I shrugged. “Well, if you do that we certainly wouldn’t be able to pay your allowance next week because we’d have to save money to pay to fix it.” It was the truth. Marcus put down the rock.
Marcus did get a minor cut on his arm when trying to climb a chain link fence during this incident. (I talked him down by warning that anything could behind the fence and I don’t want him to get hurt). Finally, he wore down and asked me to lead him back home for lunch.
After bandaging up his arm, Marcus seemed to be doing better. We decided not to let this incident upset our plans for the day: lunch at Marcus’ favorite place (McDonalds) and a movie Marcus had picked out the night before.
When we got to McDonalds, Marcus was in good spirits! He got to order whatever he wanted and pick where we sat in the restaurant. We talked about our favorite presidents and he impressed us with presidential facts (like that Abraham Lincoln was the 16th president of the United States)! He and my husband also played their own game of “Trivial Pursuit” by posing questions (i.e. “What’s the highest mountain in the U.S.”) and both taking guesses before having me google the answer.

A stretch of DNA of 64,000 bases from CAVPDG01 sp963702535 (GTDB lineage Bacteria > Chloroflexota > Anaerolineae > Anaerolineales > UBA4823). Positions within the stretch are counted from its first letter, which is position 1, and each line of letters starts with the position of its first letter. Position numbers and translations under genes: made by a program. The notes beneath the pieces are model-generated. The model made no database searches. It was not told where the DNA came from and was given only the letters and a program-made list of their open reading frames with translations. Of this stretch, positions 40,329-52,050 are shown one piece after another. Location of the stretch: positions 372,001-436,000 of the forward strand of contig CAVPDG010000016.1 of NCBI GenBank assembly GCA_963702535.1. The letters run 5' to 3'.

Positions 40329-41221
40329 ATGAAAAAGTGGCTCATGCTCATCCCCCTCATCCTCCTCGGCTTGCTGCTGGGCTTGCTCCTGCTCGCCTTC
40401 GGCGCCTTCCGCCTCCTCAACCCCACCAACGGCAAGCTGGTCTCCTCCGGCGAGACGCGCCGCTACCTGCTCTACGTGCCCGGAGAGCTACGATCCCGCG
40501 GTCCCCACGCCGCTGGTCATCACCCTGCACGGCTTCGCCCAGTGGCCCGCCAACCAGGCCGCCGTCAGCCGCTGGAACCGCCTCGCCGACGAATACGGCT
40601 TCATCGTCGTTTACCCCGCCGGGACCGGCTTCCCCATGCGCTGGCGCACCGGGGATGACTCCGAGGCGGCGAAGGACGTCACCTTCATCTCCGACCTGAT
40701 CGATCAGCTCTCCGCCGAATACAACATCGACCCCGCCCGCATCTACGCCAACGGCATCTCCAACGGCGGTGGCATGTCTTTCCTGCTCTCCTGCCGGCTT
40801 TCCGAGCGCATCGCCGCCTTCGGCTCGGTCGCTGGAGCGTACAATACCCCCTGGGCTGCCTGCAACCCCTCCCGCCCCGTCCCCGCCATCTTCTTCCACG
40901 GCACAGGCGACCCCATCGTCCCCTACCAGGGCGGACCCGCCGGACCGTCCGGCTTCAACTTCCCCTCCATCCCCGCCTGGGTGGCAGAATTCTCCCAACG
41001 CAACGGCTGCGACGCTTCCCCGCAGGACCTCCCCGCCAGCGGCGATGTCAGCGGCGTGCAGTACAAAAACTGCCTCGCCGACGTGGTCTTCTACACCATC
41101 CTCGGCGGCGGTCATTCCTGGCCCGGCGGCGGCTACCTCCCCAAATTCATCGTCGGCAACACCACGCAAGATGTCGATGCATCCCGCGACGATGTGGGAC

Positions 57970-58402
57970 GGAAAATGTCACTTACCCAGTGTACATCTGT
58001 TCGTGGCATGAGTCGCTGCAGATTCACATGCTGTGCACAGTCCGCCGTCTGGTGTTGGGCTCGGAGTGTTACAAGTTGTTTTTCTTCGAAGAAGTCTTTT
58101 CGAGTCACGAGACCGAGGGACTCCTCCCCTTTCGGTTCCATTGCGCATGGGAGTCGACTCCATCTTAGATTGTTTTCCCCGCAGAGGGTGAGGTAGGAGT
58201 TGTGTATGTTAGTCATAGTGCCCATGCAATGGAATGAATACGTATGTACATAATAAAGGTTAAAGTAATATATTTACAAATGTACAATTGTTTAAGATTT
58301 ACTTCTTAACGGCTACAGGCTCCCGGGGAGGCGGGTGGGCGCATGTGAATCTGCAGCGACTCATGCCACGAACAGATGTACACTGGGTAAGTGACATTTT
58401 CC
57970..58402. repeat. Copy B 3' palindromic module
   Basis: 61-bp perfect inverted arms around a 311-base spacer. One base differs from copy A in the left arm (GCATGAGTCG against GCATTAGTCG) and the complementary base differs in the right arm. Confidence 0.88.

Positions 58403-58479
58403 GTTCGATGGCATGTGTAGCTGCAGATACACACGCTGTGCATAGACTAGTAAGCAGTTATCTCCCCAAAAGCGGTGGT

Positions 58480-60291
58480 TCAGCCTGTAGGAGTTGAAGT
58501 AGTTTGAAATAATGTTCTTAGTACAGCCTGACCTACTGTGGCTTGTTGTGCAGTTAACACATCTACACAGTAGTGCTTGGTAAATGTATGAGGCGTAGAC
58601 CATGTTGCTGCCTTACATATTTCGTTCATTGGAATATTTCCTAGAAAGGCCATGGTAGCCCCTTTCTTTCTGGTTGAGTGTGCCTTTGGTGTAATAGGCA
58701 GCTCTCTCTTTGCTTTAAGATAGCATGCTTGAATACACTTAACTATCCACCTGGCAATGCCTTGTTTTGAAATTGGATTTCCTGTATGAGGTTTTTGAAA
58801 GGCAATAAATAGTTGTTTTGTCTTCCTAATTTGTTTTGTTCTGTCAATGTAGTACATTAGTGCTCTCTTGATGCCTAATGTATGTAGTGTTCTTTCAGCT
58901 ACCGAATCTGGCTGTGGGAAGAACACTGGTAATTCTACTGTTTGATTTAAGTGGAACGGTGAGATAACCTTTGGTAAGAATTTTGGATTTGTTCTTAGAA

After lunch, we drove to the movie theater. The theater we chose is within a large outdoor mall. Although Marcus had chosen the movie and seemed excited to see it earlier in the day, he decided after we bought tickets and went inside that he, in fact, did not want to see the movie. At first, he went in the bathroom and claimed he wouldn’t come out until the movie was over. My husband waited inside the bathroom for him. Finally Marcus came out and sat on a bench outside the theater moping about how he wanted us to buy him tickets to another R-rated movie.
I sent my husband in to get us seats “just in case Marcus changes his mind” while I waited with Marcus outside of the theater.
[There is a method to my madness. You see, my husband had dealt with Marcus while he was refusing to come out of the men’s room. This was an organic way for us to switch off and, thus, conserve energy.]